Another Vistory — and Almost Another
A Thursday 83-73 win against the number-one rated Detroit Shock even had new 32nd Ward Alderman Scott Waguespack impressed. "They're doing pretty good," he mused somewhat wistfully at the close of a meeting he kindly took with me about development and rezoning issues in Wicker Park. "Pretty good?," I thought, but did not correct him, because he works for the government and I am scared of the government.

Unfortunately, it seems to have impressed our girls, too. They headed into Friday's match with the number-one-in-the-West Phoenix Mercury fourth in the East with an 11-13 record. Among the Mercury's star members are former Storm playa Dianna (18 PPG / 4.3 RPG / 4.4 APG from Connecticut) Taurasi and scrappy Cappie Poindexter. And while the Sky has never won a game against the Merc — not one — they managed to retain a healthy eight point lead into the half, which was subsequently lost again in the third quarter. A notably ridiculous three-pointer by Cathy Joens that seemingly came from behind the blackboard evened up the score again at 3:33 left in official play. Last game, though, against the Minnesota Lynx, the Merc's megashooter Penny Taylor had brought in a game-high 30 points for a 103-79 win, and that kinda drive brought them another victory in the final seconds in this match.

But we'll meet again, Phoenix.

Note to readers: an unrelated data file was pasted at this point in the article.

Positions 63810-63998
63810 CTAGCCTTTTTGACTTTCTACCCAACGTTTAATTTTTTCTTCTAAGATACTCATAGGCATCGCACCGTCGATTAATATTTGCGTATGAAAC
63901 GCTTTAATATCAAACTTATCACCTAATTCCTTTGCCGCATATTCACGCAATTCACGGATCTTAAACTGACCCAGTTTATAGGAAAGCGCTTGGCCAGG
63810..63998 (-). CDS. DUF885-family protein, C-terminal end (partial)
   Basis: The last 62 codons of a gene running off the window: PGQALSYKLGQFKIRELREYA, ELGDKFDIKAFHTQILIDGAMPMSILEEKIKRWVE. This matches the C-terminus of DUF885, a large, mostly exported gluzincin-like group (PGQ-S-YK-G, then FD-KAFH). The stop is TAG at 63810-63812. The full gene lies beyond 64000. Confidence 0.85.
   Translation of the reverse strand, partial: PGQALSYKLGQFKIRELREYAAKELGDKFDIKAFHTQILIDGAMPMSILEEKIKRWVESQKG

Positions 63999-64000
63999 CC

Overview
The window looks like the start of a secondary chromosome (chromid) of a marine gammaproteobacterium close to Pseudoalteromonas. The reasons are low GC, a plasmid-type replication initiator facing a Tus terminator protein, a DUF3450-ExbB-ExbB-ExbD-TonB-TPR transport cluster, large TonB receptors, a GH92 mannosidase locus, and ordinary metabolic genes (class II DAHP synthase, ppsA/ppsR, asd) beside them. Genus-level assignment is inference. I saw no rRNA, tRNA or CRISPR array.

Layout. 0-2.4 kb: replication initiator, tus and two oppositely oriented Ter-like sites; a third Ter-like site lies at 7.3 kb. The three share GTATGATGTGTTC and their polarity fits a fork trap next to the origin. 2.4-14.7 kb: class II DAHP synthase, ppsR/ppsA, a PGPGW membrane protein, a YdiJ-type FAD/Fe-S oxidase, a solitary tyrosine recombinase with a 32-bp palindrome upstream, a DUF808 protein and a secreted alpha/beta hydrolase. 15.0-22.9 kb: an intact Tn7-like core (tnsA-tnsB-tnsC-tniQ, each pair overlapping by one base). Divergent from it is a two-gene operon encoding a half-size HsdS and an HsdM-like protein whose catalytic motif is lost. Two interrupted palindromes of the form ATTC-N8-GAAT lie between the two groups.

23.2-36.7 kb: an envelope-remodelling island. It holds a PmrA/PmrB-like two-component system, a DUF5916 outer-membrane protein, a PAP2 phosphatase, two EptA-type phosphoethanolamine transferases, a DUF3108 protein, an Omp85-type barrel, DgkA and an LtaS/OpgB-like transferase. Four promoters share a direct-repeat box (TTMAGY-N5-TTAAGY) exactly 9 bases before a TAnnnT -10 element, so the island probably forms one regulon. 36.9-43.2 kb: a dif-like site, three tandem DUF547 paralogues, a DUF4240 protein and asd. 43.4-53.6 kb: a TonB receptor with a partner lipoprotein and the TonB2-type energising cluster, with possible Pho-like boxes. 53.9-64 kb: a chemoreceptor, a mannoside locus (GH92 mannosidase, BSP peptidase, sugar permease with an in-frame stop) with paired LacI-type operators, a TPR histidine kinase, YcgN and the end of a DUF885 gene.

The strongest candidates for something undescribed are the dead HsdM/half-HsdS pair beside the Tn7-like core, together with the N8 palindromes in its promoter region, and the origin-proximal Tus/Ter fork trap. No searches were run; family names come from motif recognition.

Does He Have to Also Have a Birthday?
As if deliberately trying to frustrate me, the Sky Guy celebrated his birthday at Friday's home game — and oh christ, I forgot that mascot birthdays means a shit ton of mascots from all over the city come to commit havoc on our otherwise unaggravating fandom. The other mascots are kind of great, though: why can't we just have a funny animal to make us uncomfortable? Then we could at least mitigate the annoyance with cuteness. That Benny dude steals purses; I'd be OK with that. Anyway, it all served to remind me how much the Sky Guy sucks. Luckily, I now have a souvenir of his complete suckiness to take home with me, a Sky Guy bobblehead doll, which according to one of my fellow sportswriters is the only bobblehead doll in history to look exactly like its human counterpart. Clearly, he has never seen the Ann Donovan bobblehead doll.

(In other fan news: the Stacy Dales Fan Club had a new member with her own sign that read, "My First Sky Game.")

Athlete of the Year